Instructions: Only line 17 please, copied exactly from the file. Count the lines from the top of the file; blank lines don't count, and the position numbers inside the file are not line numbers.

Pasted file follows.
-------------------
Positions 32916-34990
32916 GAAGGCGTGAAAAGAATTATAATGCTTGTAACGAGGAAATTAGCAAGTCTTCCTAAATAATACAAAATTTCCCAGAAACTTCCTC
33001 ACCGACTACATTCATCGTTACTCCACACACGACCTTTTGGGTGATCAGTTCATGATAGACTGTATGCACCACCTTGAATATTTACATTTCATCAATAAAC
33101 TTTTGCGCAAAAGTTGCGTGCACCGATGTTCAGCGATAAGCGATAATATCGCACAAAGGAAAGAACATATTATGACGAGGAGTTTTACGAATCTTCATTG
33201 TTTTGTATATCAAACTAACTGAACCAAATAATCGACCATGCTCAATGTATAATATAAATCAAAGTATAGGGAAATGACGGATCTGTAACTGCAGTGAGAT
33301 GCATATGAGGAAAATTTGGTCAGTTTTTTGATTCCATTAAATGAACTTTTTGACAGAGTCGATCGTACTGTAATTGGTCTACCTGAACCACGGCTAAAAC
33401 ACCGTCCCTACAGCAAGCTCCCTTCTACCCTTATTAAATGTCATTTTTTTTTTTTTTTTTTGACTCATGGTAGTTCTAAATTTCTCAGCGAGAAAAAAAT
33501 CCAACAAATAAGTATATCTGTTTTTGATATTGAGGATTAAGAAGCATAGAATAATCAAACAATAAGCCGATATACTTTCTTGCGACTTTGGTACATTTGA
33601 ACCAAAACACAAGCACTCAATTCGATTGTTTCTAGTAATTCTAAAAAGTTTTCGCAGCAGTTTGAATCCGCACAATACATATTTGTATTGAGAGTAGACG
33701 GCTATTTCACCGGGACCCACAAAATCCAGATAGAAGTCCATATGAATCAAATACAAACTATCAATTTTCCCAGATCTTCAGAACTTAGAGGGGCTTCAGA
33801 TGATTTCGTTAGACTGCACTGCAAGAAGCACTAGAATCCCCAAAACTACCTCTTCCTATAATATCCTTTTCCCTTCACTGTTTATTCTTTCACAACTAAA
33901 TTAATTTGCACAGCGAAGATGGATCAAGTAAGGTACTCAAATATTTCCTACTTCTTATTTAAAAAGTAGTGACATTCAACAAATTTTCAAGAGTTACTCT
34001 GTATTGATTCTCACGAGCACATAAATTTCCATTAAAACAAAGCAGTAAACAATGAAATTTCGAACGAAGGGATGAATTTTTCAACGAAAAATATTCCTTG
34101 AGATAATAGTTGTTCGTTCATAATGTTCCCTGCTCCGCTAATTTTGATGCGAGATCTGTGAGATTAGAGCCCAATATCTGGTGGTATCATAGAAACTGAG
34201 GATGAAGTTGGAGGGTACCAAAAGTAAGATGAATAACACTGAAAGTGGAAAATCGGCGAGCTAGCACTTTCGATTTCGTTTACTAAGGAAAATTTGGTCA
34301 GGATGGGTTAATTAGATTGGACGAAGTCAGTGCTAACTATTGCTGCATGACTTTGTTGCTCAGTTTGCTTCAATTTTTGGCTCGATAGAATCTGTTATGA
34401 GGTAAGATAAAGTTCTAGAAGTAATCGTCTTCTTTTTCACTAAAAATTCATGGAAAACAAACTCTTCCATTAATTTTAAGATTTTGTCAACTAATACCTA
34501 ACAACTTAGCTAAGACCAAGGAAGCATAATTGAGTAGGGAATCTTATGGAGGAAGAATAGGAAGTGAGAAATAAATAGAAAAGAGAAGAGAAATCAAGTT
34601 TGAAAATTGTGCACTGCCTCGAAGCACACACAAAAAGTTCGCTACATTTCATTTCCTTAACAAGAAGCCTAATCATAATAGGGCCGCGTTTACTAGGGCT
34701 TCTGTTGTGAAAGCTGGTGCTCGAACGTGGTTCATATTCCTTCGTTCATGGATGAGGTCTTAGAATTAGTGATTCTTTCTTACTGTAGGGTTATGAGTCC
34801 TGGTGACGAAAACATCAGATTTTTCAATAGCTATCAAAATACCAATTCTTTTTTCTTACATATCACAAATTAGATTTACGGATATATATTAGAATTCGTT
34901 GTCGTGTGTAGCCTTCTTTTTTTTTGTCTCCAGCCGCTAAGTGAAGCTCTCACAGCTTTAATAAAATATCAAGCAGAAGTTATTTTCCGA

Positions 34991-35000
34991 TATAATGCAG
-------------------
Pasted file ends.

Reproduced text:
34401 GGTAAGATAAAGTTCTAGAAGTAATCGTCTTCTTTTTCACTAAAAATTCATGGAAAACAAACTCTTCCATTAATTTTAAGATTTTGTCAACTAATACCTA